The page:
Review of Leaving
It isn’t often I spend my Friday evenings trying not to cry. Yet, here I was, sat amongst a sold-out crowd, looking round to see whether anyone else was on the verge of tears. For context, I was at Northern Stage to catch Leaving – a play that gained national recognition upon its first run in 2017. One year on, and the play returned to Newcastle before making pit-stops in Leeds, Alnwick, Derby and Birmingham.
Leaving, which was produced by Curious Monkey and directed by Amy Golding, tells the true stories of care leavers; their experiences of the pivotal moment they exit the care system. Testing the boundaries of verbatim theatre, Leaving was raw and wholly authentic in its approach.
The play began with sound bites of conversations with care leavers – stories that would go on to permeate the narrative. It was through sheer versatility that the small cast were able to convey a vast collection of stories, not only with sensitivity, but (crucially) with humour.
There was Keira: the star of the show, with her no-holds-barred rants on life in and out of care; Jasmine: the happy-go-lucky-type, who showed resilience in the face of adversity, and the lad who, despite suffering a heart attack at 24, was all jokes and laughter.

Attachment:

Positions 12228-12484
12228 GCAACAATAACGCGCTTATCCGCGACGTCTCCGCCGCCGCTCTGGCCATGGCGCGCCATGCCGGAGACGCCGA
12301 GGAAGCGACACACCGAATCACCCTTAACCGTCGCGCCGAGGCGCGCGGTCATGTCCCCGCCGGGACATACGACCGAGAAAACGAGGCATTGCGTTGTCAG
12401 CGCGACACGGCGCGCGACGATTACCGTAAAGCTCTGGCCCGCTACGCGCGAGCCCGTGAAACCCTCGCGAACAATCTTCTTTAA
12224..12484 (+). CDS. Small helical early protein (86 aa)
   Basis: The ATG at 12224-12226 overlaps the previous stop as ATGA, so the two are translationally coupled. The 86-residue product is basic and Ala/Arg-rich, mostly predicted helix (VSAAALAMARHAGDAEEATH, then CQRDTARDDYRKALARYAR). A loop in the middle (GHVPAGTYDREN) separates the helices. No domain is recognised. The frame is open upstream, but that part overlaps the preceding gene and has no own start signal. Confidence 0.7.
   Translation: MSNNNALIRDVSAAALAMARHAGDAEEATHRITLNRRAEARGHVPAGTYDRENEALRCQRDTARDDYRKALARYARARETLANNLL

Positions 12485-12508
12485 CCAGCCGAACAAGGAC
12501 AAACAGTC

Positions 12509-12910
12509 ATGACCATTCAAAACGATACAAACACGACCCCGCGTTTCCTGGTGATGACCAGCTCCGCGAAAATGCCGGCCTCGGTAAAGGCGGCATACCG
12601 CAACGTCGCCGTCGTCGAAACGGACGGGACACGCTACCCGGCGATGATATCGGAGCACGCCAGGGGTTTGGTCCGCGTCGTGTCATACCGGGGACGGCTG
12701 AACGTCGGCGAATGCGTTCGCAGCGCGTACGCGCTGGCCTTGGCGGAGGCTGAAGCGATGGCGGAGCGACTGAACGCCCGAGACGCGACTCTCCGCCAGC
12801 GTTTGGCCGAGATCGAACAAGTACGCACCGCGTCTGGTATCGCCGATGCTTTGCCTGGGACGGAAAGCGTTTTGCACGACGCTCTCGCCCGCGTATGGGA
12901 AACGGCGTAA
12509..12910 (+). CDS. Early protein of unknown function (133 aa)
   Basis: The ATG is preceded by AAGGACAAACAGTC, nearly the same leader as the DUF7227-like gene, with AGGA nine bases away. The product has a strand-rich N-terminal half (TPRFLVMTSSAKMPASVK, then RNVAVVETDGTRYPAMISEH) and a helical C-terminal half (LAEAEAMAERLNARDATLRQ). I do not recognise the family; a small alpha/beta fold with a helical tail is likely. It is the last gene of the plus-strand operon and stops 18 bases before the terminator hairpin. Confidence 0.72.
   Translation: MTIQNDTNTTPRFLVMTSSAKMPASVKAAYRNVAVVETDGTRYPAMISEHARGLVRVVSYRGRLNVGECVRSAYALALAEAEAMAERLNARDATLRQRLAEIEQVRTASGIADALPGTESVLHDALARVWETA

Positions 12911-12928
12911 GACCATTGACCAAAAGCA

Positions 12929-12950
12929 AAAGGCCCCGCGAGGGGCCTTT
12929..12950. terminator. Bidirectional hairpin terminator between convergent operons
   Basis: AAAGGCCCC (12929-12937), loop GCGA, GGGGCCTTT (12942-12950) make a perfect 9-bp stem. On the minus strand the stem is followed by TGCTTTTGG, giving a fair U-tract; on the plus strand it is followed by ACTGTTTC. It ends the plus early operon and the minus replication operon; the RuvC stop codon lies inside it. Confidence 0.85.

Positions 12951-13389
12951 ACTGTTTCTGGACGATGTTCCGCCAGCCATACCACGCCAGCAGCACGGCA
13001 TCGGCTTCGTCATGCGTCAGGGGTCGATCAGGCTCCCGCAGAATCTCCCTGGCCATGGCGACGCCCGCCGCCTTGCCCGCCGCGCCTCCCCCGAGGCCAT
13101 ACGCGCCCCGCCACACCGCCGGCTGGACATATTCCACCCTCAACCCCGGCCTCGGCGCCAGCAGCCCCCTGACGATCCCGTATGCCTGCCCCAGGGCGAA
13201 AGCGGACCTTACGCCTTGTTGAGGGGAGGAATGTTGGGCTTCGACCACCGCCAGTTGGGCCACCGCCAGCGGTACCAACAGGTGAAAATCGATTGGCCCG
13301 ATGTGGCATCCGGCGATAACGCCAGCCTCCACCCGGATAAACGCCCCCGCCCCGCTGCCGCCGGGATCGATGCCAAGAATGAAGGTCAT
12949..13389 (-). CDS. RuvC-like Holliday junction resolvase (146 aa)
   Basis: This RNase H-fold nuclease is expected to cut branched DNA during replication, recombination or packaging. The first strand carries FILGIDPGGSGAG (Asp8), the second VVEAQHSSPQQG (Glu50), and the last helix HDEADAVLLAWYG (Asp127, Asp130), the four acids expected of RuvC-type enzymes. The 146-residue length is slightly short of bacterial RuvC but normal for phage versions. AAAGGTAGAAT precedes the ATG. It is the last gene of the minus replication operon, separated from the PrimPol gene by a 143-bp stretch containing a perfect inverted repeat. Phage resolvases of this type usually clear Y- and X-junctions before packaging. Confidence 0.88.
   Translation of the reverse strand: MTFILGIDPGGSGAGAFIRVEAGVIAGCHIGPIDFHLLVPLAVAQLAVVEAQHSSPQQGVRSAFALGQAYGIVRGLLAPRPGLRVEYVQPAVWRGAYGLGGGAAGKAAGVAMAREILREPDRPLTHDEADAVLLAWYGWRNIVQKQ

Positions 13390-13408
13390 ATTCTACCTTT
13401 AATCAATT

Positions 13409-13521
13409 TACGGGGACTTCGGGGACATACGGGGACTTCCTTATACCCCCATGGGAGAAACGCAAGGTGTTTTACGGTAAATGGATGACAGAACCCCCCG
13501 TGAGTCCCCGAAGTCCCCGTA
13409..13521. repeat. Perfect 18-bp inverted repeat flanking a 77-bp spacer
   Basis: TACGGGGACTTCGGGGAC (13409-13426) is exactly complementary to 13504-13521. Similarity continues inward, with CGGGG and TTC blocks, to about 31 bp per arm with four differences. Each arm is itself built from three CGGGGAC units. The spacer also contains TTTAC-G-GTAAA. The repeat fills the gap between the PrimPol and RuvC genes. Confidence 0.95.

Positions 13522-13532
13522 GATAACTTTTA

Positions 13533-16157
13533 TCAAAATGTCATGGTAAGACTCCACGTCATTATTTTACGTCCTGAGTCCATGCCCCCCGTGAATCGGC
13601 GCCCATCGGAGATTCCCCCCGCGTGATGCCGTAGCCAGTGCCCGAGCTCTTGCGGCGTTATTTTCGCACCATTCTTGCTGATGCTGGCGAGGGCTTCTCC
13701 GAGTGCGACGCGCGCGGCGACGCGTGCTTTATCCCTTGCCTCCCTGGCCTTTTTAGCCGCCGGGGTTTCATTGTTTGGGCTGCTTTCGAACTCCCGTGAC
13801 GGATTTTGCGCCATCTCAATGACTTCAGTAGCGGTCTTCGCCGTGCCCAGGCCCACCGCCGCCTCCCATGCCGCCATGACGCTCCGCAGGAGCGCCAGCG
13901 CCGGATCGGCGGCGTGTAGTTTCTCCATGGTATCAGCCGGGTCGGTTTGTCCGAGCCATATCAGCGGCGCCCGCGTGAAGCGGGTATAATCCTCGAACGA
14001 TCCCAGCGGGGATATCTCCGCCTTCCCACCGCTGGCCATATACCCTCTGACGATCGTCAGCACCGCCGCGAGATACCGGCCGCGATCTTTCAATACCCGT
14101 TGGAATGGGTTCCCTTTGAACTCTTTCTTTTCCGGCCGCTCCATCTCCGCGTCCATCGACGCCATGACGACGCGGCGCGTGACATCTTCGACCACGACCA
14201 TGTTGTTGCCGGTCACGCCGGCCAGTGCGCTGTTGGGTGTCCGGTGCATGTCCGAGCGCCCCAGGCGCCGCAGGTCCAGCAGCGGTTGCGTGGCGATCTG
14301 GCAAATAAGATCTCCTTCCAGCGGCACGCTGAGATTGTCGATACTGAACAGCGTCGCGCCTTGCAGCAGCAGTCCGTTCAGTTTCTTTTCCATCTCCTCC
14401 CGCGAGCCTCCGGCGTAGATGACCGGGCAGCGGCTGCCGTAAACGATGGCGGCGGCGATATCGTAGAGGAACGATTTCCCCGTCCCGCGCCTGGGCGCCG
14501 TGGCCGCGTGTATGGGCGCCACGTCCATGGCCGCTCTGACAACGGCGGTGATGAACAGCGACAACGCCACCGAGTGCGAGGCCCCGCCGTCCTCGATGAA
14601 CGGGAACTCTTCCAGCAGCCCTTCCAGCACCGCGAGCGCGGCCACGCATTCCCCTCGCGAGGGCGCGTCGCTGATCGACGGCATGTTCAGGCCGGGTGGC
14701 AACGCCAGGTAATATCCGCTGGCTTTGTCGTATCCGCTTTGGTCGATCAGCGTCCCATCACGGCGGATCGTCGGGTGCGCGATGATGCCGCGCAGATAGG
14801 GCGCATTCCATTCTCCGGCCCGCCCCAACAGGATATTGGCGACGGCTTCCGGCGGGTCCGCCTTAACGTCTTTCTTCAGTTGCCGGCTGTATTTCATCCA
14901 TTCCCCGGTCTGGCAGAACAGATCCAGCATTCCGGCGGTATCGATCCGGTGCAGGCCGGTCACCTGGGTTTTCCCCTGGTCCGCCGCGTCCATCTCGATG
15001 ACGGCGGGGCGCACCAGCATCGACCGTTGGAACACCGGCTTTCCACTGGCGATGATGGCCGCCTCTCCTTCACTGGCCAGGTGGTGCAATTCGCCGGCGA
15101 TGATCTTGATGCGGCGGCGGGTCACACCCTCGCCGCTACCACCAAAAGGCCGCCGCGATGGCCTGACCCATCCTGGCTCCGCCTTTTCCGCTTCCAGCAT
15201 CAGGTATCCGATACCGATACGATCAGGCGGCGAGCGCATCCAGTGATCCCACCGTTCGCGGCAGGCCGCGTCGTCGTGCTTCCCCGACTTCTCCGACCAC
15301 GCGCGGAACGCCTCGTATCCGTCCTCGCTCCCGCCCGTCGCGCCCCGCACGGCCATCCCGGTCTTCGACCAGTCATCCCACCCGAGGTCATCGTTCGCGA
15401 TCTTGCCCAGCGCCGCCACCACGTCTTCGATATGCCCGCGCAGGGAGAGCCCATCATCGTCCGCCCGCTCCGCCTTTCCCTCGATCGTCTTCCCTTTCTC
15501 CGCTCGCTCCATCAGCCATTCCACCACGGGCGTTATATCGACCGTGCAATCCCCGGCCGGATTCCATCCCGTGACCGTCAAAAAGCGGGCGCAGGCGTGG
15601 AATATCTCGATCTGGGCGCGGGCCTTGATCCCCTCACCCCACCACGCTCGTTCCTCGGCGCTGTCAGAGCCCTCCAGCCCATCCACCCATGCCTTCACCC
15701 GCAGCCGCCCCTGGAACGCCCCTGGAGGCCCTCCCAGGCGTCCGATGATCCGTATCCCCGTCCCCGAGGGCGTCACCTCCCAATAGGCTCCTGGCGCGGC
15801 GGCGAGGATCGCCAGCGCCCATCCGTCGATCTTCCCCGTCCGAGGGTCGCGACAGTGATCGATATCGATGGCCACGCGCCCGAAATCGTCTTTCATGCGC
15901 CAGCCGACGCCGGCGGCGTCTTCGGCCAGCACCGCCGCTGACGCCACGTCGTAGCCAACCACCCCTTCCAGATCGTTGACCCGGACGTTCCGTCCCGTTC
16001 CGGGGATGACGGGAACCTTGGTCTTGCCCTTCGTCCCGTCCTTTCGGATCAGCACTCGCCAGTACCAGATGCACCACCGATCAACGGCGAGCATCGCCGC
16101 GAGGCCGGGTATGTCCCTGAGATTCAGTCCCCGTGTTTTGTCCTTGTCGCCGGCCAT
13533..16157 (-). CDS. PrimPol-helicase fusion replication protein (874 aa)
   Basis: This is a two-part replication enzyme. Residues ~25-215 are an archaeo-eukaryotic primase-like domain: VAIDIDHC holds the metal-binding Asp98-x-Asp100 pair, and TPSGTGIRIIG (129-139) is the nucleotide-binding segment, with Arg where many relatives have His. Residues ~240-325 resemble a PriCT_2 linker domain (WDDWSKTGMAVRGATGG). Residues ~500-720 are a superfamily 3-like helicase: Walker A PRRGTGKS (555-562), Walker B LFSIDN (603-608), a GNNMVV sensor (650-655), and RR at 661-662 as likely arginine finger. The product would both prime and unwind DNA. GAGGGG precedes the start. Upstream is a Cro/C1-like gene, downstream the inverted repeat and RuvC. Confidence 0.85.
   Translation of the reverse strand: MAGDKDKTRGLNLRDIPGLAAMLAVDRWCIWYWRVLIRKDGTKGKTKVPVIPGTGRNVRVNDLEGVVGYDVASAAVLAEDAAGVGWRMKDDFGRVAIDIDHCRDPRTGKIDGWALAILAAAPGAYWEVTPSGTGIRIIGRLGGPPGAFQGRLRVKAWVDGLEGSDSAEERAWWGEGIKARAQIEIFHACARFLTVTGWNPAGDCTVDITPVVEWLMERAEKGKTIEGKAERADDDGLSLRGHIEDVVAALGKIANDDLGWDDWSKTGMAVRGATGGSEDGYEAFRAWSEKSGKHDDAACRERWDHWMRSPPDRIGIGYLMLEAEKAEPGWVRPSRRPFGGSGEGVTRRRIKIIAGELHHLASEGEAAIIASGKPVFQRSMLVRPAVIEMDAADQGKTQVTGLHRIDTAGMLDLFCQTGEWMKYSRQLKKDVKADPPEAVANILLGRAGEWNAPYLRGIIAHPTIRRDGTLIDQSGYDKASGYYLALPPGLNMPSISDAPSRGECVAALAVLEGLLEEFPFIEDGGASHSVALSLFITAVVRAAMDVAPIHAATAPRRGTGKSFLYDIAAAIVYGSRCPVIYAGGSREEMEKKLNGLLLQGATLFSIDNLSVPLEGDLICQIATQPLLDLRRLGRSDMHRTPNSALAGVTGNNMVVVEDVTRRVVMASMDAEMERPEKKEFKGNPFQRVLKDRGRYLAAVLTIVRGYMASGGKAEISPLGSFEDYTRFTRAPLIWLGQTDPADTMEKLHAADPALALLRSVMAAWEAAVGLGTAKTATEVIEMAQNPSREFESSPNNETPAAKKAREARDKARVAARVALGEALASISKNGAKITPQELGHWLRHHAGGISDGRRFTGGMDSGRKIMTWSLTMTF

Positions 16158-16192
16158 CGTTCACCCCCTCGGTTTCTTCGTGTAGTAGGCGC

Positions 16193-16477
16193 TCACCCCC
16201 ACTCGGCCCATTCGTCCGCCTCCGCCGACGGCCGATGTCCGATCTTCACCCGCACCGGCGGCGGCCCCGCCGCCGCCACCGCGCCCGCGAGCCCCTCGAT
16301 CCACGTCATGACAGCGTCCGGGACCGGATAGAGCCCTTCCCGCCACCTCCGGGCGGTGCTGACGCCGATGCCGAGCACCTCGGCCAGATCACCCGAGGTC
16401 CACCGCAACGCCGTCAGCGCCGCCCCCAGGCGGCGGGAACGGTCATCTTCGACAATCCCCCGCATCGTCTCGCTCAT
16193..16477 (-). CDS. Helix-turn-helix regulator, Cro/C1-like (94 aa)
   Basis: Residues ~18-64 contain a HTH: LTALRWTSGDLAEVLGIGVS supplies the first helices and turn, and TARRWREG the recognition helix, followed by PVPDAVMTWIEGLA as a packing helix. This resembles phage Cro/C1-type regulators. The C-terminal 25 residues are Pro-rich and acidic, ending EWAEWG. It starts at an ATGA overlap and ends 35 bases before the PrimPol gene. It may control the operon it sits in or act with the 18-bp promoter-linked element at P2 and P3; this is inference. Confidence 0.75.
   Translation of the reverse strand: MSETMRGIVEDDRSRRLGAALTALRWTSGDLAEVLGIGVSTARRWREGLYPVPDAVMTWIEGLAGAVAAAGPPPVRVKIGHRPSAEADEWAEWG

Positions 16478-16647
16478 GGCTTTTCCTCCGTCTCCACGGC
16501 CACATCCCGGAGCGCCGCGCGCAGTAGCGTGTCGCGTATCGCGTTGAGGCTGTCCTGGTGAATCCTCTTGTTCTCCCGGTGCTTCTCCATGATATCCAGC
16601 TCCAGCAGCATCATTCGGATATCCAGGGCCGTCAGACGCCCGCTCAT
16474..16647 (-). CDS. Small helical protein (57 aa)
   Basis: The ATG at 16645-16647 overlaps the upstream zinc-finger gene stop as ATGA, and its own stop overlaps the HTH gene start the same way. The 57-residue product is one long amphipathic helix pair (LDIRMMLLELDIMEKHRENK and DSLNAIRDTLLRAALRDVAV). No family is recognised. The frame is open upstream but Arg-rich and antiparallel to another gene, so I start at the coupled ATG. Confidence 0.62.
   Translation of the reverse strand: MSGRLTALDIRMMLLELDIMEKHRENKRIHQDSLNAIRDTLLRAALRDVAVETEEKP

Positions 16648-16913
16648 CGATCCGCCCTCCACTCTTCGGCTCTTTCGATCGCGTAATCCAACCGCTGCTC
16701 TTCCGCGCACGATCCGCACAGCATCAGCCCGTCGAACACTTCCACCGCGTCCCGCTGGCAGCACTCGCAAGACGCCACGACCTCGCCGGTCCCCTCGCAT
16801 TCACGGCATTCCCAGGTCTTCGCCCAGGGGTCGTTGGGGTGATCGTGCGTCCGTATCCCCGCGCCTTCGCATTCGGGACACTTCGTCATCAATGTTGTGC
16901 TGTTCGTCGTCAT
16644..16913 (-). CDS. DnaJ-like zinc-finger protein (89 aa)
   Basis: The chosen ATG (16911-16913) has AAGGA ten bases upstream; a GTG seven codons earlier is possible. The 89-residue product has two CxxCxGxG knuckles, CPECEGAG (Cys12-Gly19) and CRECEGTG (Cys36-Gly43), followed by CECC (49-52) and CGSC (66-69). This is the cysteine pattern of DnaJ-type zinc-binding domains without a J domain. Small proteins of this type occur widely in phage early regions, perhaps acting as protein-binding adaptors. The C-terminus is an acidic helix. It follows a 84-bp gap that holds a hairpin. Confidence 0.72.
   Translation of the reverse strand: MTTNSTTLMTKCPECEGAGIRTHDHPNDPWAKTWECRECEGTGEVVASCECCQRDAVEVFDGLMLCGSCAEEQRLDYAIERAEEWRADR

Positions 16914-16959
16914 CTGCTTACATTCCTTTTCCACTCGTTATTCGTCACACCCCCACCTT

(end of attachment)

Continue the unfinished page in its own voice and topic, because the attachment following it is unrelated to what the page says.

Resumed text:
Paddy Campbell, who wrote Leaving, was careful not to focus too much on the negative experiences of leaving care, instead offering a well-rounded view of the system in its entirety.
“It was vitally important for me to portray a true and honest representation of how the system works,” Campbell told me. “I was very conscious in that I didn’t want Leaving to end up as a misery memoir; I wanted to get across a sense of the resilience, and the humour, these kids used to deal with everything.” For me, this translated as a narrative that left me grinning one second and holding back the tears the next.
One of the most harrowing stories was that of Sadeed, an asylum seeker, who went from challenging behaviour to a real champion. It warmed my heart. And then, of course, it was broken again; Sadeed was deported. Sadeed could have been an asset to society, but it was all taken away from him.
It was these moments of uneasiness that punched me in the pit of my stomach. Because, for all the humour and resilience in the world, it doesn’t hide the fact that young adults are being let down by the system: it’s evident in the words of these youngsters; in the stark differences between those at the top and those on the front line, and in the daily cuts to our provisions and services.
“The issues that care leavers, and society as a whole, face isn’t common knowledge; I hope the audience can take away a much greater understanding and admiration for what some young people in our society are faced with,” Campbell asserted. I, for one, have done just that.
Originally published in the March 2018 issue of The Crack Magazine.